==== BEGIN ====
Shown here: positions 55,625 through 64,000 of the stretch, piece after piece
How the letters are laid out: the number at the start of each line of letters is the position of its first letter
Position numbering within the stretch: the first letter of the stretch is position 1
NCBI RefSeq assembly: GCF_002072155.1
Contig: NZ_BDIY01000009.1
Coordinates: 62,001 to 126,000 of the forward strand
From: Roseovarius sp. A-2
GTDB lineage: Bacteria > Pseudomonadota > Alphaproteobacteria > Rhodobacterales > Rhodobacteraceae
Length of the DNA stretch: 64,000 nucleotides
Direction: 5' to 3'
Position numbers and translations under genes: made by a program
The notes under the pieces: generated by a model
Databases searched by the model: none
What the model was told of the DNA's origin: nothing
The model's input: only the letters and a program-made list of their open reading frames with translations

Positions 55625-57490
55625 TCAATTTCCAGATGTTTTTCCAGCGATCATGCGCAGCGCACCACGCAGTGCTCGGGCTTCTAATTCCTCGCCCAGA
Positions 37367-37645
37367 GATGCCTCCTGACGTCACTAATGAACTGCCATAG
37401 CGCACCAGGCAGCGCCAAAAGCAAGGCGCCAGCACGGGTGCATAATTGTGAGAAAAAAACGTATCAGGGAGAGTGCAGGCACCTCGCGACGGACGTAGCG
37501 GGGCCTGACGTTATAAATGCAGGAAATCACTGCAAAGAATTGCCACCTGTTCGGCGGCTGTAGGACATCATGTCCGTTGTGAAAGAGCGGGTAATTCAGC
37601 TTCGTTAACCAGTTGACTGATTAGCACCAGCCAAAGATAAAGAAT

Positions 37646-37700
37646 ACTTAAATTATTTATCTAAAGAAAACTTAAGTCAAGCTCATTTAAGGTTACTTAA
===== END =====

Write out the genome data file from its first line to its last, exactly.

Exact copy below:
Shown here: positions 55,625 through 64,000 of the stretch, piece after piece
How the letters are laid out: the number at the start of each line of letters is the position of its first letter
Position numbering within the stretch: the first letter of the stretch is position 1
NCBI RefSeq assembly: GCF_002072155.1
Contig: NZ_BDIY01000009.1
Coordinates: 62,001 to 126,000 of the forward strand
From: Roseovarius sp. A-2
GTDB lineage: Bacteria > Pseudomonadota > Alphaproteobacteria > Rhodobacterales > Rhodobacteraceae
Length of the DNA stretch: 64,000 nucleotides
Direction: 5' to 3'
Position numbers and translations under genes: made by a program
The notes under the pieces: generated by a model
Databases searched by the model: none
What the model was told of the DNA's origin: nothing
The model's input: only the letters and a program-made list of their open reading frames with translations

Positions 55625-57490
55625 TCAATTTCCAGATGTTTTTCCAGCGATCATGCGCAGCGCACCACGCAGTGCTCGGGCTTCTAATTCCTCGCCCAGA
Positions 37367-37645
37367 GATGCCTCCTGACGTCACTAATGAACTGCCATAG
37401 CGCACCAGGCAGCGCCAAAAGCAAGGCGCCAGCACGGGTGCATAATTGTGAGAAAAAAACGTATCAGGGAGAGTGCAGGCACCTCGCGACGGACGTAGCG
37501 GGGCCTGACGTTATAAATGCAGGAAATCACTGCAAAGAATTGCCACCTGTTCGGCGGCTGTAGGACATCATGTCCGTTGTGAAAGAGCGGGTAATTCAGC
37601 TTCGTTAACCAGTTGACTGATTAGCACCAGCCAAAGATAAAGAAT

Positions 37646-37700
37646 ACTTAAATTATTTATCTAAAGAAAACTTAAGTCAAGCTCATTTAAGGTTACTTAA